Brenda Clough Yep. If you had to work outside, in the fields or behind a horse, then you got tan. So a brown skin showed you were working class. Real ladies and gentlemen were pale, and a great deal of work (hats, gloves, veils, etc.) went into staying that way. Do you remember in PRIDE & PREJUDICE, when the rich folks deplore Lizzie Bennett for walking to their house? A real lady wouldn't risk getting dirty and tan, as if she were, ew! poor.
Everything changed when the main work became factory labor -- people inside running machines or sitting at keyboards. Then, suddenly, you only were tan if you had leisure, leisure to go to the beach and lay on the sand drinking a pina colada. Suddenly rich people were tan and poor people were pale.
You can see the same evolution going on about fat. For a long time, fat people were rich people -- if you were poor you didn't have enough to eat and were therefore thin. Now, when there is enough fast cheap food, poor people are fatter. Rich people have the money to hire dieticians, to go to Pilates classes, to get plastic surgery to pare down the muffin tops.


Brenda Clough It's not a purely British phenom. Being fair is often important in other countries as well. There is an actual Chinese term for being pale-skinned, and it is synonymous with 'beautiful'. And there is a huge market for skin-whitening products in vast swathes of the world.


message 11: by Bart (new)

Bart Govaert There are some more subtle stereotypes being used when describing John Reed, eg "some people call him a fine-looking young man; but he has such thick lips" (this echoes a racial stereotype of the time).
I am not entirely clear how this is all organized but it does not seem random to me.


message 12: by Tytti (last edited Nov 23, 2015 04:58PM) (new) - rated it 4 stars

Tytti Brenda wrote: "In England of that period, there were no persons of color, except the odd visitor from foreign climes. Everybody was of the same race (white)."

That's not exactly true. I am no expert but considering that both Dumas in France and Pushkin in Russia had a black ancestor, there must have been more of them around but they just don't get mentioned in history, just like most people don't (unlike for example Dido Elizabeth Belle or Olaudah Equiano). Also there have been Roma people in Europe for centuries, in Spain and elsewhere there were the Moors. And even before that England was ruled by the Romans, and I would be surprised if there were no black people in the Roman army.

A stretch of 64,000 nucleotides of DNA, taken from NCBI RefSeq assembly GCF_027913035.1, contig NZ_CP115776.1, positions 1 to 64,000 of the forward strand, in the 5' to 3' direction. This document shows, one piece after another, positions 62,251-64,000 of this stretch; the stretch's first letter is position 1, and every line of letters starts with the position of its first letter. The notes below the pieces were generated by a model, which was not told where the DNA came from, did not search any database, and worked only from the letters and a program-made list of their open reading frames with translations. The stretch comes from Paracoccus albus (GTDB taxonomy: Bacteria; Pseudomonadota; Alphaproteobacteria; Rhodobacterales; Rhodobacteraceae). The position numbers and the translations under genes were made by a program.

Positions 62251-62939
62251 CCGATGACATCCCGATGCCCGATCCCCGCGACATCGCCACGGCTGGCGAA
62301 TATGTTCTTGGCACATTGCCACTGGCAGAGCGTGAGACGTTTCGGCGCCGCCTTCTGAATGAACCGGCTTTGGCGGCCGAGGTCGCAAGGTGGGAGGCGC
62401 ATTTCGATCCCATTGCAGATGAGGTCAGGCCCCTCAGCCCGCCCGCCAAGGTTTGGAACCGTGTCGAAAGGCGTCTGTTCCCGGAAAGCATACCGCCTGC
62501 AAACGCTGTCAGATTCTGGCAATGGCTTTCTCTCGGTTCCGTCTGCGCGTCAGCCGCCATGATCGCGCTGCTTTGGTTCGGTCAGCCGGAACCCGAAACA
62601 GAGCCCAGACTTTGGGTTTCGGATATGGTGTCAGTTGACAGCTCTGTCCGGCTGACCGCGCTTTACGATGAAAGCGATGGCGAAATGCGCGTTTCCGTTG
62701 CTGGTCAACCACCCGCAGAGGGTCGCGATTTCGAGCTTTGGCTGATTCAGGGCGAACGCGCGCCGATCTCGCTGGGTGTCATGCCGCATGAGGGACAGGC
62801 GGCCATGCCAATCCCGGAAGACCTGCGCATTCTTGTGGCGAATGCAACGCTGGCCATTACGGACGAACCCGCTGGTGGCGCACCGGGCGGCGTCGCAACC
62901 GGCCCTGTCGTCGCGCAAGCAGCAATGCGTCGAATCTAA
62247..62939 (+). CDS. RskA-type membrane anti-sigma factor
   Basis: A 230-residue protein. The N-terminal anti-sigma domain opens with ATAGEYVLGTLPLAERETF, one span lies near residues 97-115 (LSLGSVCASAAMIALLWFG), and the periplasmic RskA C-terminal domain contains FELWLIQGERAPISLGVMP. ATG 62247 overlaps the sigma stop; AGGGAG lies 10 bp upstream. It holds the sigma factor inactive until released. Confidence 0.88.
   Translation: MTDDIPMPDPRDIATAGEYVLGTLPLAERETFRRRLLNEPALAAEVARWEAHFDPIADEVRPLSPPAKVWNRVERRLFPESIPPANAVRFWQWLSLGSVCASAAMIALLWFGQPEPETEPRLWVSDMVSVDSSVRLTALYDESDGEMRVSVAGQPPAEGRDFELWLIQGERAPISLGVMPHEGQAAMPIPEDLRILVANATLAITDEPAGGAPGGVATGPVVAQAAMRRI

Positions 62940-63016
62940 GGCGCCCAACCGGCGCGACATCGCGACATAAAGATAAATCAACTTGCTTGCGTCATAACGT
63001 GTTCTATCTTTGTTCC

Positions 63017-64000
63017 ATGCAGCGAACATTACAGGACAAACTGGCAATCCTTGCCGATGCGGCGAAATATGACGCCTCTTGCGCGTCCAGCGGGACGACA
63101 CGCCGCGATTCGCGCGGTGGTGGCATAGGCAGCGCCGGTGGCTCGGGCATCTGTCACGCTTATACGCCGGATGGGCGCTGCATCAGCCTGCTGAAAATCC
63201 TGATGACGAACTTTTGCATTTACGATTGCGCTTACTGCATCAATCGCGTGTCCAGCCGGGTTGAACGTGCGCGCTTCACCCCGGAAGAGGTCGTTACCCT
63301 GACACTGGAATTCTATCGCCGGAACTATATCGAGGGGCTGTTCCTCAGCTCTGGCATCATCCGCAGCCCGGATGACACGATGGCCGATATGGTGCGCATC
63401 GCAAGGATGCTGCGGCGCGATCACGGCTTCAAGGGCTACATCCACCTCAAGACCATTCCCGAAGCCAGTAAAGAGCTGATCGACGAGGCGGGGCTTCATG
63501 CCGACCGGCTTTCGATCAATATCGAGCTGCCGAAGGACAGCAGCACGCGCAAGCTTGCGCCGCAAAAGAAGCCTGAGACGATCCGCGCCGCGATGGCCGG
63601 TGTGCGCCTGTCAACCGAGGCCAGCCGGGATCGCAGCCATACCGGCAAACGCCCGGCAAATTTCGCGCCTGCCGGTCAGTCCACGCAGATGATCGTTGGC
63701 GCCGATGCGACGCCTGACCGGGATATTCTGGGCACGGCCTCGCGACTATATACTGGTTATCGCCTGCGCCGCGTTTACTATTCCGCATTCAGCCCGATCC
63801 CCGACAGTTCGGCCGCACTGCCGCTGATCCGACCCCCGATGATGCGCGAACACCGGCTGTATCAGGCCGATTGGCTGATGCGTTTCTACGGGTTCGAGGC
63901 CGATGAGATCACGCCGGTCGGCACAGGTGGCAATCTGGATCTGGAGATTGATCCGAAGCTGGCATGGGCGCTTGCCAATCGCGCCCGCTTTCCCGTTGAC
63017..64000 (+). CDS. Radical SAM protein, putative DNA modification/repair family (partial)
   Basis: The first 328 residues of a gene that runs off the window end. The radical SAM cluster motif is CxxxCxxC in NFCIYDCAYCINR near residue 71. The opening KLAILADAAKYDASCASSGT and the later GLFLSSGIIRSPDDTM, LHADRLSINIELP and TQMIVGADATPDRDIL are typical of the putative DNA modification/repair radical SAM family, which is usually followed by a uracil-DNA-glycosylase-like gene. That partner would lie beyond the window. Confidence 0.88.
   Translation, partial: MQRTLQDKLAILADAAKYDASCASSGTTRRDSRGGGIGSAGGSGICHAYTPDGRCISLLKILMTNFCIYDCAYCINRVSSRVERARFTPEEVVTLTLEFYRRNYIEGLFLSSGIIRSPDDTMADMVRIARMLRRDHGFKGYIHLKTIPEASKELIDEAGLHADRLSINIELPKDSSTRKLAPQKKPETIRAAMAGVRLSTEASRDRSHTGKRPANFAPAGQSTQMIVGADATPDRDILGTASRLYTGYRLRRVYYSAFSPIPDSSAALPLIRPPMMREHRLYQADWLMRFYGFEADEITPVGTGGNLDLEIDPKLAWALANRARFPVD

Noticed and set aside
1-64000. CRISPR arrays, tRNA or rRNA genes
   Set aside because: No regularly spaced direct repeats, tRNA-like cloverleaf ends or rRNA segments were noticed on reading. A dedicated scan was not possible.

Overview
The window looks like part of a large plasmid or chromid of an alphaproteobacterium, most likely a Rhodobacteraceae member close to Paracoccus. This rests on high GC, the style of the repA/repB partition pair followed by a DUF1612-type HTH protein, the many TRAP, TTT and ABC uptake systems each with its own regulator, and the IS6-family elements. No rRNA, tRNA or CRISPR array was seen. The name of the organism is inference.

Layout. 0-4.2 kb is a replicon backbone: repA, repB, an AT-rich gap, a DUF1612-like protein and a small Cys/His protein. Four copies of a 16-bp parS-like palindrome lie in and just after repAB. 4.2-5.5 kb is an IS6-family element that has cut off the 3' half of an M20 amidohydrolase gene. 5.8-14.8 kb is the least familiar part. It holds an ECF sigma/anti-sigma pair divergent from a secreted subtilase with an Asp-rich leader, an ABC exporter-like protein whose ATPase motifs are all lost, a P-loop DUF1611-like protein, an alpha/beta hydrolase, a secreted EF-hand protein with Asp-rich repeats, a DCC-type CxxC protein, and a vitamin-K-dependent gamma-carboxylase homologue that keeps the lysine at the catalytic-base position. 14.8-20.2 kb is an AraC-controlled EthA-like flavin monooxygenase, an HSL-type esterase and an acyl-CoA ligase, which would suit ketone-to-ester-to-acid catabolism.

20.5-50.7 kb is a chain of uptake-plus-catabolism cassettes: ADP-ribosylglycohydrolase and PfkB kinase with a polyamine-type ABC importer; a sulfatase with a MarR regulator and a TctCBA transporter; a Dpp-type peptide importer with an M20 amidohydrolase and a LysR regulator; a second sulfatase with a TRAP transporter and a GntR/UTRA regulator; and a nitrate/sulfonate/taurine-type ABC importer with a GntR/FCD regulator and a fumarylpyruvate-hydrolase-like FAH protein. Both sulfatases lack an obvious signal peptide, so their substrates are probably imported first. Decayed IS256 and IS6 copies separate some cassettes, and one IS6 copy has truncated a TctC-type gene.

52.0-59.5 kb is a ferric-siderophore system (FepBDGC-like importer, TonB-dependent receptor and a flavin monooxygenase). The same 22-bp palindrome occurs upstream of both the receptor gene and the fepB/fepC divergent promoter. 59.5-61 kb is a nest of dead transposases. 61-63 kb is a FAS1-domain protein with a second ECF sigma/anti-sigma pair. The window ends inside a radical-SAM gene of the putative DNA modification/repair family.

"Records show that black men and women have lived in Britain in small numbers since at least the 12th century, but it was the empire that caused their numbers to swell exponentially in the 17th and 18th centuries."

http://www.bbc.co.uk/history/british/...


message 13: by Carrie (last edited Jul 11, 2019 12:39PM) (new)

Carrie Downs Tytti wrote: "Brenda wrote: "In England of that period, there were no persons of color, except the odd visitor from foreign climes. Everybody was of the same race (white)."

That's not exactly true. I am no expe..."


Yeah, I was surprised when I read Othello that the character is not only black, but is highly revered and respected. I think there were a lot less people of color back then but enough to where the common British person probably ran into them from time to time. I came here to look for this answer b/c it seemed to me that Mrs. Reed & John showed characteristics of having had a non-English ancestor, even if that's not what Charlotte Bronte was explicitly saying.


message 14: by Isla (new) - added it

Isla Jacquelyn wrote: "Mathis wrote: "I recently started reading Jane Eyre and in chapter two I came across a passage that confuses me where Jane describes her aunt, Mrs.Reeds, and her cousin, John, as dark skinned peopl..."

thank you! i was wondering lol- jane eyre is very very interesting :))